In this short article series I would like to describe the meaning of MySQL Join clauses. MySQL semantics is similar among different SQL database engines, so this knowledge could be proudly used in other SQL environments. Have a nice reading in part one of four.
But why use JOINS?
Joins help collecting or getting data from two, three or more database tables. Usually, the tables are mutually related using primary or foreign keys. For the better understanding and simplicity as well, we will be using two simple databases created especially for this. In this article we’ll focus on the Cross JOIN clause, below you can find two table schemas with some example data. The first table is called members and the second is movies.
The members and movies tables
First what we need is to create two databases and feed them with some example data. To do that, execute the following queries:
CREATE TABLE `members` ( `id` INT NOT NULL AUTO_INCREMENT , `first_name` VARCHAR(150) NOT NULL , `last_name` VARCHAR(150) NOT NULL , `movie_id` INT NOT NULL , PRIMARY KEY (`id`));
INSERT INTO `members` (`id`, `first_name`, `last_name`, `movie_id`) VALUES ('1', 'Cezary', 'Kaszuba', '1'), ('2', 'Tomasz', 'Skawinsky', '2'), ('3', 'Adam', 'Freeman', '3'), ('4', 'Gabriel', 'Piston', '5'), ('5', 'Susan', 'Adelheim', '5'), ('6', 'Jenny', 'Osborne', '8'), ('7', 'Lee', 'Tong', '10')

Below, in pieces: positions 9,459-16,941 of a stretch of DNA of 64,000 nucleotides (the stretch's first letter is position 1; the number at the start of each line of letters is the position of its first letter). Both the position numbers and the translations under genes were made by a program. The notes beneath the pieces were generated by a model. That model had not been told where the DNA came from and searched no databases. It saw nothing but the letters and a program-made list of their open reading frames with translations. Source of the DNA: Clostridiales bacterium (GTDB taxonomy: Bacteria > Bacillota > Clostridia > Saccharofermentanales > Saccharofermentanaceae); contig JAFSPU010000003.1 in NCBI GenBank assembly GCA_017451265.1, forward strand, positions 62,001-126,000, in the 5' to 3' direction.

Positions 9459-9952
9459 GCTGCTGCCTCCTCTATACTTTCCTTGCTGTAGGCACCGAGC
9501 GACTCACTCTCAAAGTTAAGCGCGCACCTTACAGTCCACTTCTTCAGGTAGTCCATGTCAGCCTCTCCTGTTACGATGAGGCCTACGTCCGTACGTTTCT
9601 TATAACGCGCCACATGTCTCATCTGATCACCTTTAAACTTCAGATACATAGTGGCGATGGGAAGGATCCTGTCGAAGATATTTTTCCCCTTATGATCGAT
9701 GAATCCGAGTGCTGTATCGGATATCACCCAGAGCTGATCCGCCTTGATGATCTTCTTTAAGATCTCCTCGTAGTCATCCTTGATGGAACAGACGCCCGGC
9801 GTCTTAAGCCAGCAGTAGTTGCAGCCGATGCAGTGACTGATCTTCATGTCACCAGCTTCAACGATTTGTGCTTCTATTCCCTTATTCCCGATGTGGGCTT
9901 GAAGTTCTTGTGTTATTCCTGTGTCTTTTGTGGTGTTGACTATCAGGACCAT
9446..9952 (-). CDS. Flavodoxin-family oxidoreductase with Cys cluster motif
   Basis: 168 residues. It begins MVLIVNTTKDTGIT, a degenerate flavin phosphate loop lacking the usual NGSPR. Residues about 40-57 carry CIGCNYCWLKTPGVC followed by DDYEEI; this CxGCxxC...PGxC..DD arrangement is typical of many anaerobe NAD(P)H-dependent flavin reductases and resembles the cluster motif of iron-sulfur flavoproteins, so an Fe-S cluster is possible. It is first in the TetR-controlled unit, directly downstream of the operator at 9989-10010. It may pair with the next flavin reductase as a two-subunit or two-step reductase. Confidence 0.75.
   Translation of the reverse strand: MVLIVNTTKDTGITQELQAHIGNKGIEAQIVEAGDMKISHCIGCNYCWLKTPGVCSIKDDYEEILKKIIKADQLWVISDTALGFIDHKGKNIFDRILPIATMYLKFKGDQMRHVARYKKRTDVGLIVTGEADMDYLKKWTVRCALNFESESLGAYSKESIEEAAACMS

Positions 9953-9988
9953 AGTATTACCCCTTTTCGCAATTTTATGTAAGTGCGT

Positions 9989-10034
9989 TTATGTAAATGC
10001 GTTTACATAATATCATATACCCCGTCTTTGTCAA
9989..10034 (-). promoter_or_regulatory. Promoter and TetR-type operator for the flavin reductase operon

CREATE TABLE `movies` ( `id` INT NOT NULL AUTO_INCREMENT , `title` VARCHAR(150) NOT NULL , `category` VARCHAR(150) NOT NULL , PRIMARY KEY (`id`));
INSERT INTO `movies` (`id`, `title`, `category`) VALUES ('7', 'Joker ', 'Thriller '), ('8', 'Alien ', 'Horror'), ('9', 'Django Unchained', 'Western '), ('10', 'Star Wars: Episode V - The Empire Strikes Back', 'Sci-Fi'), ('1', 'The Shawshank Redemption', 'Drama'), ('2', 'The Godfather', 'Crime'), ('3', 'The Dark Knight', 'Action'), ('4', 'Pulp Fiction', 'Crime'), ('5', 'The Matrix', 'Sci-Fi'), ('6', 'Interstellar ', 'Sci-Fi')
Cross JOIN is the simplest form of all JOIN clauses. When we use it, matches each row from one database table to all rows of another, second table. In simplify, The Cross JOIN gives us combinations of each row of first table with all records included in second. Suppose that we want to get all member records towards all the movie records. To do that, we can use the script below to get our desired results:
SELECT * FROM `movies` CROSS JOIN `members` LIMIT 30;
Executing the above script in MySQL console, we should see the following result:
For this example I set the limit to 30 rows, of course it would be greatly more. Try it yourself removing the limit. See also the second part of this article series, where I describe The Inner JOIN clause.
Also go to the second article where you can read about the Inner JOIN.